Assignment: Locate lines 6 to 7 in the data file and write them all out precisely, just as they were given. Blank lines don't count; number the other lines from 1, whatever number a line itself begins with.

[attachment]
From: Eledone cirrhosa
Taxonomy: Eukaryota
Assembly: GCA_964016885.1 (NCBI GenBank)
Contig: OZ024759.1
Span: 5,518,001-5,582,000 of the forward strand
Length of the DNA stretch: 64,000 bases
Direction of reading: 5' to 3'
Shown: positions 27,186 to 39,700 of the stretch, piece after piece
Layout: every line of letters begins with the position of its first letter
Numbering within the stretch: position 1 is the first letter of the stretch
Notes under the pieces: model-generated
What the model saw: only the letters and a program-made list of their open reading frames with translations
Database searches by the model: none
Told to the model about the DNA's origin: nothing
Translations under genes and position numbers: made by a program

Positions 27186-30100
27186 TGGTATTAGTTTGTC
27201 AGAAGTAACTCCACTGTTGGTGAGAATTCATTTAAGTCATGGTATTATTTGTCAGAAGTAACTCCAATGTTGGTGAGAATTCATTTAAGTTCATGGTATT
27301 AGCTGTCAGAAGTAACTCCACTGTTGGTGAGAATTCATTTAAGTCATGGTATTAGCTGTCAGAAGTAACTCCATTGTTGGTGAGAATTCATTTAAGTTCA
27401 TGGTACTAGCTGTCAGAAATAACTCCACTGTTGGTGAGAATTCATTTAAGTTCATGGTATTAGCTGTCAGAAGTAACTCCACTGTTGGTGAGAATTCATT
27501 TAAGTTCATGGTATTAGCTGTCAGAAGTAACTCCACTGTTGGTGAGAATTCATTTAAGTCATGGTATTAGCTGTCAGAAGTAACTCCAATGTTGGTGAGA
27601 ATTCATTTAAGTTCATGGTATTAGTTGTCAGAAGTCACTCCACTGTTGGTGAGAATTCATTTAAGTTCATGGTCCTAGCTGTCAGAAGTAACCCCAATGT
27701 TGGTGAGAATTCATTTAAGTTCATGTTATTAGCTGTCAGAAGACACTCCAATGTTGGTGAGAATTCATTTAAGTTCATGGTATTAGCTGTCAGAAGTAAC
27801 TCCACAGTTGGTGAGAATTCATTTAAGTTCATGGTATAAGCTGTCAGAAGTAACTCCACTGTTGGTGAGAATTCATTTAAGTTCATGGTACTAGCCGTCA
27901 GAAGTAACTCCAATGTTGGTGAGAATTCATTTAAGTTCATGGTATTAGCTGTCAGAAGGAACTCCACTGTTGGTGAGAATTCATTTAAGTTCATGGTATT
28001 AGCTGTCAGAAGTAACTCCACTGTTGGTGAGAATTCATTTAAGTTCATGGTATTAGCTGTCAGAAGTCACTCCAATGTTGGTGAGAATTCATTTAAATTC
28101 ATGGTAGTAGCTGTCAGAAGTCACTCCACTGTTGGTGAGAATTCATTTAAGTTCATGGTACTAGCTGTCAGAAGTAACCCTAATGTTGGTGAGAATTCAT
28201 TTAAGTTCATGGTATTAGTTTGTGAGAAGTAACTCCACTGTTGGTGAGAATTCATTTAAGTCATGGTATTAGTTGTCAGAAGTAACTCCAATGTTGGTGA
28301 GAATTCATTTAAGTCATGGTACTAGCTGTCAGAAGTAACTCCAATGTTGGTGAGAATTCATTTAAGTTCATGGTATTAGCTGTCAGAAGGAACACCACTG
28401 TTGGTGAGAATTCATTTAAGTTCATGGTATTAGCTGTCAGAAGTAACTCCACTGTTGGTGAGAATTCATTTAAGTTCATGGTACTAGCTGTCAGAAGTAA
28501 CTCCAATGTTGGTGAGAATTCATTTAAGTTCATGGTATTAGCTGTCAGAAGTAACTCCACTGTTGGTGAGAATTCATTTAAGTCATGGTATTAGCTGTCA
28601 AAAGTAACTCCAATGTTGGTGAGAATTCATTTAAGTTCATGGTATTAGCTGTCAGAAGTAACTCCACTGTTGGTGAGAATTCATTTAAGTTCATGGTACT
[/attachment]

Length of the DNA stretch: 64,000 bases
Direction of reading: 5' to 3'